For luminance stimuli, the target image consisted of a horizontal white rectangle at the center of the image against a black background. This target had to be discriminated from distractor image that contained a vertical white rectangle at the center of the image against a black background. Luminance position invariance was tested by displacing the rectangles from the luminance condition over a distance equal to the width of the bar (upward or downward for the horizontal rectangle, left or right for the vertical rectangle). For orientation-1 and orientation-2 stimuli, a vertical and horizontal grating was applied to the rectangle from the luminance stimuli. As background, a grating with an orthogonal orientation was used. Position invariance stimuli were constructed by applying the textures to the luminance position invariance stimuli. For orientation-3 and orientation-4 stimuli, we used a grating texture rotated by 233° and 116° for the rectangle. As background texture a grating rotated by 116° and 233° was used. Phase-horizontal stimuli were constructed by using the same horizontal grating, but by applying a 180° phase offset between background and the rectangle, and in a corresponding manner we constructed phase-vertical stimuli. 
Each image measured 342 × 341 pixels on the screen. Both the horizontal and vertical rectangle measured 75 × 225 pixels. The spatial frequency of the gratings was always 0.05 cycles per pixel. Target and distractor images were always presented in pairs, but the position of the images (left or right) was chosen at random. Except in the unpaired stimulus condition, target and distractor properties were always matched (i.e., if the target image was defined as in orientation-1, so was the distractor image). How each stimulus is introduced in the experiment is described in the experimental procedures. An overview of the different stimuli is presented in Figure 2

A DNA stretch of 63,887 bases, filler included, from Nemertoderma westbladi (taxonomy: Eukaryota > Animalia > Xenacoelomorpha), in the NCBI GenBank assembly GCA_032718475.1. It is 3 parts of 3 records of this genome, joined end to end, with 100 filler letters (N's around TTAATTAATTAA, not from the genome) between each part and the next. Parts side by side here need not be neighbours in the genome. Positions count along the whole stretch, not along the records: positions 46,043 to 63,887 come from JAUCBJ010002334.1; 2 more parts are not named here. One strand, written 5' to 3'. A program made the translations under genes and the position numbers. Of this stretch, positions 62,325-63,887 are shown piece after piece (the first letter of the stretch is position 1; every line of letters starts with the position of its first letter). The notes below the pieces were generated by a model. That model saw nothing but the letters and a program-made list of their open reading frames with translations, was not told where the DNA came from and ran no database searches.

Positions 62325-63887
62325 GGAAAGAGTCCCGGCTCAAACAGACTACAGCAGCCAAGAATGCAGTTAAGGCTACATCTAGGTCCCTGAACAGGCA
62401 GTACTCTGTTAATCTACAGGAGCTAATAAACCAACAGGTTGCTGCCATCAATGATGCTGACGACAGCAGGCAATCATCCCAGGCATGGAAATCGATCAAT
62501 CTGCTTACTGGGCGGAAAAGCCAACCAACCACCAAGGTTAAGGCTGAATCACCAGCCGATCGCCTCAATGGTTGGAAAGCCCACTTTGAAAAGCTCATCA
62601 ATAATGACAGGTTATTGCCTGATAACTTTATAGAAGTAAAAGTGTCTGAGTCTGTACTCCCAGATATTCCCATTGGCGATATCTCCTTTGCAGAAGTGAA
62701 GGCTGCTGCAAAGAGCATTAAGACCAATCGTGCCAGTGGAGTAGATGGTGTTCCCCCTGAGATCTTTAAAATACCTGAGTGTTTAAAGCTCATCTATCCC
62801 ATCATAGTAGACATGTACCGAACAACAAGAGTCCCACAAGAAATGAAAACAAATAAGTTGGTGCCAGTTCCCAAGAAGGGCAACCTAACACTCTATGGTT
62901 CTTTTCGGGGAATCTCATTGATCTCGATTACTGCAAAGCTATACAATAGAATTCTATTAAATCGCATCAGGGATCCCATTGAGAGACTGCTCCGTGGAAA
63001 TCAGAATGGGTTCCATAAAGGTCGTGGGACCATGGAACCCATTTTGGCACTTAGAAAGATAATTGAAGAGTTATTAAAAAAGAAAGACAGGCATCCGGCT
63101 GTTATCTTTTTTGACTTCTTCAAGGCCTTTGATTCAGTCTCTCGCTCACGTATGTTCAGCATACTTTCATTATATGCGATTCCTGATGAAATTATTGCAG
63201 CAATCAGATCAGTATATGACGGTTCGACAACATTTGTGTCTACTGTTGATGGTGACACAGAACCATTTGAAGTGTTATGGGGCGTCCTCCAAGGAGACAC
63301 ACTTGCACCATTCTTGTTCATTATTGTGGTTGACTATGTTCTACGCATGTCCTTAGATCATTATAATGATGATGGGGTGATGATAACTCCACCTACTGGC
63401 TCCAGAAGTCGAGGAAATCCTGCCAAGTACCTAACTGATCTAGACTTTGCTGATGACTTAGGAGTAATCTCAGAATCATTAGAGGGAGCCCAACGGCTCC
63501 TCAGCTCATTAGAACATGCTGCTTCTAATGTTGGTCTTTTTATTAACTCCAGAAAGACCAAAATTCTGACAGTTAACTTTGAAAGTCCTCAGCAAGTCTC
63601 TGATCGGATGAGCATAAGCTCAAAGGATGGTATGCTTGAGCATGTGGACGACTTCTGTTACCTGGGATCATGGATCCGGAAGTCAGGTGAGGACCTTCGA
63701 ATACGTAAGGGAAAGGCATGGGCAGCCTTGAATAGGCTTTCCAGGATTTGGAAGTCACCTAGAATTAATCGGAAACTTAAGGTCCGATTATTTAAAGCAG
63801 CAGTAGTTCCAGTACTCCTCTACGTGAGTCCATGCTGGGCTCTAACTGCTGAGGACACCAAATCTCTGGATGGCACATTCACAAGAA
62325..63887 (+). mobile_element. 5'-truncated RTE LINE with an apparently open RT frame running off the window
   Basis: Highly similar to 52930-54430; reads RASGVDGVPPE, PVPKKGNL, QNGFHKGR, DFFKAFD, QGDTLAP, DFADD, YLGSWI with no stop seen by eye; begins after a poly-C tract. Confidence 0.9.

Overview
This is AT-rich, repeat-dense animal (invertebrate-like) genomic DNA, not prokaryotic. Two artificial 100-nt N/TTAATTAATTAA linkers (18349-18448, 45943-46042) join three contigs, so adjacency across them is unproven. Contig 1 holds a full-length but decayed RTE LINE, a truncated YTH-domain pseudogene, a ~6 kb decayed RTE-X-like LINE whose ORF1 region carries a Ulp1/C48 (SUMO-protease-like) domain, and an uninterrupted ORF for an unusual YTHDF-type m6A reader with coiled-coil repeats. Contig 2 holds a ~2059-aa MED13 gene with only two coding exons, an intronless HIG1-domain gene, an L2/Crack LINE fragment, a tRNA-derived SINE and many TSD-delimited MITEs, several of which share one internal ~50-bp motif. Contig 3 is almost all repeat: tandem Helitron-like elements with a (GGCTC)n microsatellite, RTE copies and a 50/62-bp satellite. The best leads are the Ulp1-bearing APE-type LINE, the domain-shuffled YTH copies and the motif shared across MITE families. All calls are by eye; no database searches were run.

Figure 2
 
Overview of all the stimuli used, going from luminance-defined stimuli to Gabor-defined stimuli. The stimulus with the red border is the target stimulus during all phases. Phase-defined horizontal and phase-defined vertical were not completed by all animals. Movement was added from the moving orientation-defined 1 phase onwards and is necessary to perceive a shape in the Gabor-defined stimuli (see online materials).
Figure 2
 
Overview of all the stimuli used, going from luminance-defined stimuli to Gabor-defined stimuli. The stimulus with the red border is the target stimulus during all phases. Phase-defined horizontal and phase-defined vertical were not completed by all animals. Movement was added from the moving orientation-defined 1 phase onwards and is necessary to perceive a shape in the Gabor-defined stimuli (see online materials).
Dynamic stimuli